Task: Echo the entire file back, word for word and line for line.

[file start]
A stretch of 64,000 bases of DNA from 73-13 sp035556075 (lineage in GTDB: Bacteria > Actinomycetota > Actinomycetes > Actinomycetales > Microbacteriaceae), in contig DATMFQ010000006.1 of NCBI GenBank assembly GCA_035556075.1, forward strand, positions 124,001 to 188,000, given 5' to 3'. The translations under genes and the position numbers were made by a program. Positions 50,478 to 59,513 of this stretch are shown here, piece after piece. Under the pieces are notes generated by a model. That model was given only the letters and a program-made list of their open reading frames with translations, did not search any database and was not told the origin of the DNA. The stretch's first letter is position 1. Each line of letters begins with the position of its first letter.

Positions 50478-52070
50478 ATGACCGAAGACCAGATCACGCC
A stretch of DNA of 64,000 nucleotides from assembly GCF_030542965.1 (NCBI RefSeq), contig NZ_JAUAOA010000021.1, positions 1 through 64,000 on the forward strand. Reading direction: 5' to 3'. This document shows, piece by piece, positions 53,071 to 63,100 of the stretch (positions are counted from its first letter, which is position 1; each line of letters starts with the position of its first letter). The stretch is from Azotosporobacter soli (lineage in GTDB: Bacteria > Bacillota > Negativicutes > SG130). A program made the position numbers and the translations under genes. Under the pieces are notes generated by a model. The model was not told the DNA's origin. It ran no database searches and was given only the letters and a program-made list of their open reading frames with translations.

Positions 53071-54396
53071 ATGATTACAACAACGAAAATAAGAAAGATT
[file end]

A stretch of 64,000 bases of DNA from 73-13 sp035556075 (lineage in GTDB: Bacteria > Actinomycetota > Actinomycetes > Actinomycetales > Microbacteriaceae), in contig DATMFQ010000006.1 of NCBI GenBank assembly GCA_035556075.1, forward strand, positions 124,001 to 188,000, given 5' to 3'. The translations under genes and the position numbers were made by a program. Positions 50,478 to 59,513 of this stretch are shown here, piece after piece. Under the pieces are notes generated by a model. That model was given only the letters and a program-made list of their open reading frames with translations, did not search any database and was not told the origin of the DNA. The stretch's first letter is position 1. Each line of letters begins with the position of its first letter.

Positions 50478-52070
50478 ATGACCGAAGACCAGATCACGCC
A stretch of DNA of 64,000 nucleotides from assembly GCF_030542965.1 (NCBI RefSeq), contig NZ_JAUAOA010000021.1, positions 1 through 64,000 on the forward strand. Reading direction: 5' to 3'. This document shows, piece by piece, positions 53,071 to 63,100 of the stretch (positions are counted from its first letter, which is position 1; each line of letters starts with the position of its first letter). The stretch is from Azotosporobacter soli (lineage in GTDB: Bacteria > Bacillota > Negativicutes > SG130). A program made the position numbers and the translations under genes. Under the pieces are notes generated by a model. The model was not told the DNA's origin. It ran no database searches and was given only the letters and a program-made list of their open reading frames with translations.

Positions 53071-54396
53071 ATGATTACAACAACGAAAATAAGAAAGATT